Which emerging technologies are you most interested in right now?
Machine learning (ML) is an area that always interests me. I ran Workday’s ML group for about a year and a half, and there's still a lot of opportunity there for us, like applying the latest ML innovations to the enterprise data set through our business data graph.
Blockchain is another fascinating area. We are spending a lot of time with blockchain to understand how it works and to scope out the potential future use cases for it within the Workday platform. Now that we're starting to come off the overly hyped portion of blockchain’s life cycle, we’re looking at how we can apply it to increase transactional consistency and strengthen the truth of data. We are still in the very early days, but there's a lot of potential there for us.
The third area I’m focusing on is the connectivity of systems. What are the most efficient ways to connect Workday with the other business services our customers are using? Getting this one right will help our customers integrate across systems more efficiently and will bring them a lot of value. It will also be a real enabler of our focus on the CIO community and making their life easier with our enterprise software, introducing simplicity into their world instead of adding complexity. I think it's going to be important for how the industry evolves.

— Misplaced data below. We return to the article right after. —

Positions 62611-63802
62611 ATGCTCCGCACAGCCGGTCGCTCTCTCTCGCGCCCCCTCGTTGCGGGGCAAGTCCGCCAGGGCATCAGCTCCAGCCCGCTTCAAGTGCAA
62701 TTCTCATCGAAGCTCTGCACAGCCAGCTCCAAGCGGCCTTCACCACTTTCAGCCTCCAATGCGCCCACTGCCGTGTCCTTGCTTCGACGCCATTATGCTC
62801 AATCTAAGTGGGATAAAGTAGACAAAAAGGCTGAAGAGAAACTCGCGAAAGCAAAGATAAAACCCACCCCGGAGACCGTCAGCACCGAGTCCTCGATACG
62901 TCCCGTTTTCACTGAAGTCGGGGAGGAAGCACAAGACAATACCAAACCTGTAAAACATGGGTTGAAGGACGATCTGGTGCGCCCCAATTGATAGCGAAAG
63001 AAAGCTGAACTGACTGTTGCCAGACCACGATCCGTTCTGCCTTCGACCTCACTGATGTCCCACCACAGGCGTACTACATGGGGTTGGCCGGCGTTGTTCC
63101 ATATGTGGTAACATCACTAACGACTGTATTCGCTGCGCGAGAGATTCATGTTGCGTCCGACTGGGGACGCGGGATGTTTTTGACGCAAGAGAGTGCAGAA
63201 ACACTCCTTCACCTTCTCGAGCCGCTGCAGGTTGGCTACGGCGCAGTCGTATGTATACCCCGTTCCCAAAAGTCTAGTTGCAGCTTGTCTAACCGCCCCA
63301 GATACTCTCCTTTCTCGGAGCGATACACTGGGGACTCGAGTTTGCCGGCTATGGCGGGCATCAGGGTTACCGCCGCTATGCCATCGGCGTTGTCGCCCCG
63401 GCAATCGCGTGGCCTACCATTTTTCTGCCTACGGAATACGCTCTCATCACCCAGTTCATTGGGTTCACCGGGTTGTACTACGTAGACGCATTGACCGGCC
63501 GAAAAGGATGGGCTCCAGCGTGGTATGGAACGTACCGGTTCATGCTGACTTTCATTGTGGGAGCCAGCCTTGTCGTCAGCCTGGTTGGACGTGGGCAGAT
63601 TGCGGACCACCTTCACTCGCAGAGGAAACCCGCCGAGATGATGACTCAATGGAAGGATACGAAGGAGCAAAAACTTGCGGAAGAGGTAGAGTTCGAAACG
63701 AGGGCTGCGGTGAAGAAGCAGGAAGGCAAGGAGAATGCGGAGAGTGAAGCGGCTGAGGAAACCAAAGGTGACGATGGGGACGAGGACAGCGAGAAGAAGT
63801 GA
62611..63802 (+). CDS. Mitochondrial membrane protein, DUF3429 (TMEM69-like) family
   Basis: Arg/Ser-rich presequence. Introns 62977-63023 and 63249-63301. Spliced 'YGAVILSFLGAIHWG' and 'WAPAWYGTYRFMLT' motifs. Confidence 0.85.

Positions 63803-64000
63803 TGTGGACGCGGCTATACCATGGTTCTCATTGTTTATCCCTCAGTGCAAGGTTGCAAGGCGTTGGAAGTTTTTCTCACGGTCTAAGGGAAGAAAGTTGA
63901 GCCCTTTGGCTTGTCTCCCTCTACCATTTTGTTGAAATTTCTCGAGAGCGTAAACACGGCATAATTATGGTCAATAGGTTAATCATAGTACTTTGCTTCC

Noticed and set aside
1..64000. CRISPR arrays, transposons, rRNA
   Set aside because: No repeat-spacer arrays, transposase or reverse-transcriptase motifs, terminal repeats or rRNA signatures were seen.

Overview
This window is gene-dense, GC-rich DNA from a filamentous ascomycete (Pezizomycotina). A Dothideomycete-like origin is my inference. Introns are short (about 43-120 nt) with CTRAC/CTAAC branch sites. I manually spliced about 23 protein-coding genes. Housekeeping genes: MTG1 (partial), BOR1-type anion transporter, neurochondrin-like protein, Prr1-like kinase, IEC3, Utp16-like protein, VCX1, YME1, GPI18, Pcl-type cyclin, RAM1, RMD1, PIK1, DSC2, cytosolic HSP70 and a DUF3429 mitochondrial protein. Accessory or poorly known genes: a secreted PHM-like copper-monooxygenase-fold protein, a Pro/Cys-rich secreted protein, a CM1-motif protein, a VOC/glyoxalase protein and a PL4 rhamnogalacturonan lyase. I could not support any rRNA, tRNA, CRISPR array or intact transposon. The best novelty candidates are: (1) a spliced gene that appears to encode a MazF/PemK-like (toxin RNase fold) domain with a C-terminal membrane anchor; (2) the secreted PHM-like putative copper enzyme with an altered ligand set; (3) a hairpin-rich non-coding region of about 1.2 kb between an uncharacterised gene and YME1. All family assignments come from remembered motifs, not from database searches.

Jim Stratton during his career at the Applied Physics Laboratory at Johns Hopkins University.
What excites you about the future at Workday?
I’m most excited that we're still actually in the very early days as a company. We've come a long way, built a big company, have world-class, incredible technology, and really great people to work with. But there's still a lot left to do. Workday tackles really hard and interesting problems that nobody else on the planet is doing, like helping the biggest companies in the world make faster, better decisions about their people and finances.
The people I work with every day are some of the smartest, most engaging folks working on these really, really hard problems. That inspires me.
We understand you started playing the guitar again during the pandemic. How’s that going for you, and have you learned any lessons on the guitar that apply to your work?
Engineering and music are really closely related—math and music are for sure, since they hit the same part of the brain. But for me, playing guitar is more like going for a walk where I can get my brain into a more settled spot, to be able to think through other kinds of problems. It just switches the mode of your brain and makes it easier to think through work challenges.
One of those challenges is the overwhelming amount of complexity in our work and communicating it simply to the team and to our customers. How can I get my brain working in a way that I can provide clarity on what we're trying to work on? For me, music is definitely one pathway to that.
If you could choose one person, past or present, to have dinner with, who would it be and why?
I’m really interested in people who are incredibly deep, long-range thinkers. That’s a skill I’d like to explore with Abraham Lincoln and Albert Einstein, since they both lived it in a different dimension and to a different depth than most of the rest of us ever will.